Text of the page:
Crater (2005)

Lynne Marsh Crater Install1

Installation view, Cinémathèque québécoise, Montreal, 2005

Lynne Marsh Crater Install2

Installation view, Cinémathèque québécoise, Montreal, 2005

Lynne Marsh Crater Install3

Installation view, Cinémathèque québécoise, Montreal, 2005

Lynne Marsh Crater Install4

Installation view, Cinémathèque québécoise, Montreal, 2005

Lynne Marsh Crater Install5

Installation view, Cinémathèque québécoise, Montreal, 2005

Lynne Marsh Crater Install6

Installation view, Cinémathèque québécoise, Montreal, 2005

Video Clip

Excerpt - 02:30
3-channel video | 4:30 loop

Double-sided video projection, surround sound, 3 curved screens, dia.16 ft., fuchsia lighting

Crater creates an encompassing sensory experience by combining panoramic video projections, theatrical lighting and a surround soundscape. It is the first of two works based on a 3D simulation of the crater of Mount St. Helens, an active volcano near Seattle, Washington. Using image data acquired from NASA the 3-channel video installation re-creates the interior of the volcanic crater. It places the viewer at the centre and involves them in an active way comparable to the mechanisms used in gaming or simulated environments.

This particular landscape, an active volcano, represents the uncontrollable forces of nature. From within the high mountainous walls of the volcanic cone, one can imagine a parallel universe. The practice of translating such a landscape into a virtual model and then into an immersive screen-based installation is essentially one of transforming the landscape into an artificial kingdom with the viewers’ presence completing the process of exploration. Through acceleration and disorientation, the crater becomes a site of spatial performance in which the viewer is as much a participant as the volcano.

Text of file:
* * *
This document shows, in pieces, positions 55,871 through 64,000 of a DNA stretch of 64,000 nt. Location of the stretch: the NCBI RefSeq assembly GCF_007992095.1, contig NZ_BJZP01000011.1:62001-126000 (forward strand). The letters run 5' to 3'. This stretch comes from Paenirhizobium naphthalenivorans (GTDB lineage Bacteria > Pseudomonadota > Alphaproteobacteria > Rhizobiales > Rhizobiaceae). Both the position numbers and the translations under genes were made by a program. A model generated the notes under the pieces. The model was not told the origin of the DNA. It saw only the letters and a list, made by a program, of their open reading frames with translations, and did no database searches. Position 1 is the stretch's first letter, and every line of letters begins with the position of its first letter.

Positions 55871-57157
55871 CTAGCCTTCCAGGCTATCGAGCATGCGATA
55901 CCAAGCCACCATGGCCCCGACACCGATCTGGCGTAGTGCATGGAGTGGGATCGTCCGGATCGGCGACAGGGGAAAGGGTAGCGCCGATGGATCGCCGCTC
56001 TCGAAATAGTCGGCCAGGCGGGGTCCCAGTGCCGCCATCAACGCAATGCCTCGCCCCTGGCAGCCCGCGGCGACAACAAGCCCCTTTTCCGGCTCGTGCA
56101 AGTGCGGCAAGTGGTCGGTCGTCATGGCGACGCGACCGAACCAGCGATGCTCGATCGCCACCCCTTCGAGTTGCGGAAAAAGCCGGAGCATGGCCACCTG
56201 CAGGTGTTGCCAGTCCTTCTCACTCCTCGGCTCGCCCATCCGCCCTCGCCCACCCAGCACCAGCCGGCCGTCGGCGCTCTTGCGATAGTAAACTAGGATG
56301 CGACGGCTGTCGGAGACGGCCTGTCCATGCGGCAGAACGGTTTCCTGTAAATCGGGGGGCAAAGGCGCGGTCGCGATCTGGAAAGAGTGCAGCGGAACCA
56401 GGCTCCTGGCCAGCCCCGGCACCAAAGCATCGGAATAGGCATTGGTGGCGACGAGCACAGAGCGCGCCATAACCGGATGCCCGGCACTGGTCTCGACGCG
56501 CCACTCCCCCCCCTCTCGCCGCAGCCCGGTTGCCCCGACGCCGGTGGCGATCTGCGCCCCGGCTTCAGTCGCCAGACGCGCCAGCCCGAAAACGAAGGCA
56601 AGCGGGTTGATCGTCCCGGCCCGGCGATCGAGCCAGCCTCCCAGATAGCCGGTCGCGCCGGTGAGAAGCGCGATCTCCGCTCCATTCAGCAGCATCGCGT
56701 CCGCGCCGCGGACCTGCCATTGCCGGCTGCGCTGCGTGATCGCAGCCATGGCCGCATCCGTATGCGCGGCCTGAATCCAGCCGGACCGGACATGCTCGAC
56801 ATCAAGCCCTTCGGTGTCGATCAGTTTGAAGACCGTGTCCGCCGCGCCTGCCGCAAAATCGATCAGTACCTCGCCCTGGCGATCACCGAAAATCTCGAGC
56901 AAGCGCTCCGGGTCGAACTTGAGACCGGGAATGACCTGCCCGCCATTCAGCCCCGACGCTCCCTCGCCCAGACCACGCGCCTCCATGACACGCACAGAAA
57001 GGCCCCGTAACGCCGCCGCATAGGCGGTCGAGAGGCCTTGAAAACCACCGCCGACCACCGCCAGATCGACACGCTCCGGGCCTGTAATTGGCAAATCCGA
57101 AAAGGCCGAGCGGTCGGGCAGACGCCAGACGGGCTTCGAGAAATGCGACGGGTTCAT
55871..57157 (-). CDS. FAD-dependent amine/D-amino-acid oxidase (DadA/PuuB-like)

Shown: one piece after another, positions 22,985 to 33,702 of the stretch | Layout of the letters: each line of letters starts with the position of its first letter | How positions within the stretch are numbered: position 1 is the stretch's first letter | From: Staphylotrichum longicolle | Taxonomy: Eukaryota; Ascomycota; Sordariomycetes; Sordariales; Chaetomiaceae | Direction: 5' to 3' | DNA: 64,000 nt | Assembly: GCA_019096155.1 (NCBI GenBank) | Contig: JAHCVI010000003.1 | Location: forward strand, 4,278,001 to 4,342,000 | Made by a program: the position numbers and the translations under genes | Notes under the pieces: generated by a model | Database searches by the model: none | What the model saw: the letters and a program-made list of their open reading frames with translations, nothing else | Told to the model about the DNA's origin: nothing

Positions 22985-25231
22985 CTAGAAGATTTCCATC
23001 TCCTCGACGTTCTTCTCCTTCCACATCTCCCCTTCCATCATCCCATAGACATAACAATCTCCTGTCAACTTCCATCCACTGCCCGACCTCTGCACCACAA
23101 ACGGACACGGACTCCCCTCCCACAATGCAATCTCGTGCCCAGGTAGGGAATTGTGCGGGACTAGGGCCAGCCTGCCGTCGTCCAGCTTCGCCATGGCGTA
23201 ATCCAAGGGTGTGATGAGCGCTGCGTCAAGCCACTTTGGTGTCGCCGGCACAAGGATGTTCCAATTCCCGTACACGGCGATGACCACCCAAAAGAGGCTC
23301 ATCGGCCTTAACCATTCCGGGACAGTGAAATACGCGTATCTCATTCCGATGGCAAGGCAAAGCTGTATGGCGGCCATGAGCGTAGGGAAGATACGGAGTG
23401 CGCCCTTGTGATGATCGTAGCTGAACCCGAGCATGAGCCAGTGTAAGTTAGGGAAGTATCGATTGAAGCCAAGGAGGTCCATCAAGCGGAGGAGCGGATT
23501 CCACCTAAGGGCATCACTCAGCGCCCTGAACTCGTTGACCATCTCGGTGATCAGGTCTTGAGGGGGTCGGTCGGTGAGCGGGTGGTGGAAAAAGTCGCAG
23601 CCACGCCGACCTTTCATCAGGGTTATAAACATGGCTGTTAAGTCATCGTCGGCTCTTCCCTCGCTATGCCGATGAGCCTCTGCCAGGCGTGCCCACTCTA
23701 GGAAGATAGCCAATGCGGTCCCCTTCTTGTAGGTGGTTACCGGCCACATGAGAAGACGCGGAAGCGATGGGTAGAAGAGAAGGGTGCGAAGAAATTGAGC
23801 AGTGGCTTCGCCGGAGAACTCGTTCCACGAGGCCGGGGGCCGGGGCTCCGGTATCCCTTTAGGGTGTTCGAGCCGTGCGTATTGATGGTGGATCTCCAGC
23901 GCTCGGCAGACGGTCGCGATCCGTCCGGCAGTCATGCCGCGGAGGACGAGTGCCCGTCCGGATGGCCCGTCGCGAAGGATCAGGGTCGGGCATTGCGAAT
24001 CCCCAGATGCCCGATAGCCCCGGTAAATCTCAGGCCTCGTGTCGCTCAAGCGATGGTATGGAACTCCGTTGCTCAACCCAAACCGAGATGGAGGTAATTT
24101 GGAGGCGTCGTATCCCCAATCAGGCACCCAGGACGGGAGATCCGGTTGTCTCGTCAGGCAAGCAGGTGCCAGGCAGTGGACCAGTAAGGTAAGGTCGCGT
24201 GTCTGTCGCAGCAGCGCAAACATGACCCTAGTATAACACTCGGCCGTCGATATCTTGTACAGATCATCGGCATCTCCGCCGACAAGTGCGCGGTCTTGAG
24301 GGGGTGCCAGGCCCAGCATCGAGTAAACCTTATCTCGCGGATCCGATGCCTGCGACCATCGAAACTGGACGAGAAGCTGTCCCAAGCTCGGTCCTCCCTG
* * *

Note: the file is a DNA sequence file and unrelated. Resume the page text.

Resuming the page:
Image data was kindly provided by Dr. Vincent J. Realmuto of the Visualization and Scientific Animation Group of the Jet Propulsion Laboratory. It was acquired with NASA’s Airborne Thermal Infrared Multispectral Scanner (TIMS) on September 1, 1988. Colours (hue) represent changes in the surface composition and texture. Brighter colours signify higher temperatures.

Credits:
  • 3D Animation: Sol Rogers
  • Sound Design: Anhtu Vu
  • Surround Mix and Installation: Voir le bruit/Jean-Pierre Côté
  • Programming: Etienne Grenier
  • Installation Photographs: Adrian Buitenhuis
  • Installation Video: Mathieu Laverdière
  • Funding: Conseil des arts et des lettres du Québec; Canada Council for the Arts;
  • Arts and Humanities Research Council; University of Hertfordshire
  • Funding–in Kind: Videographe; Oboro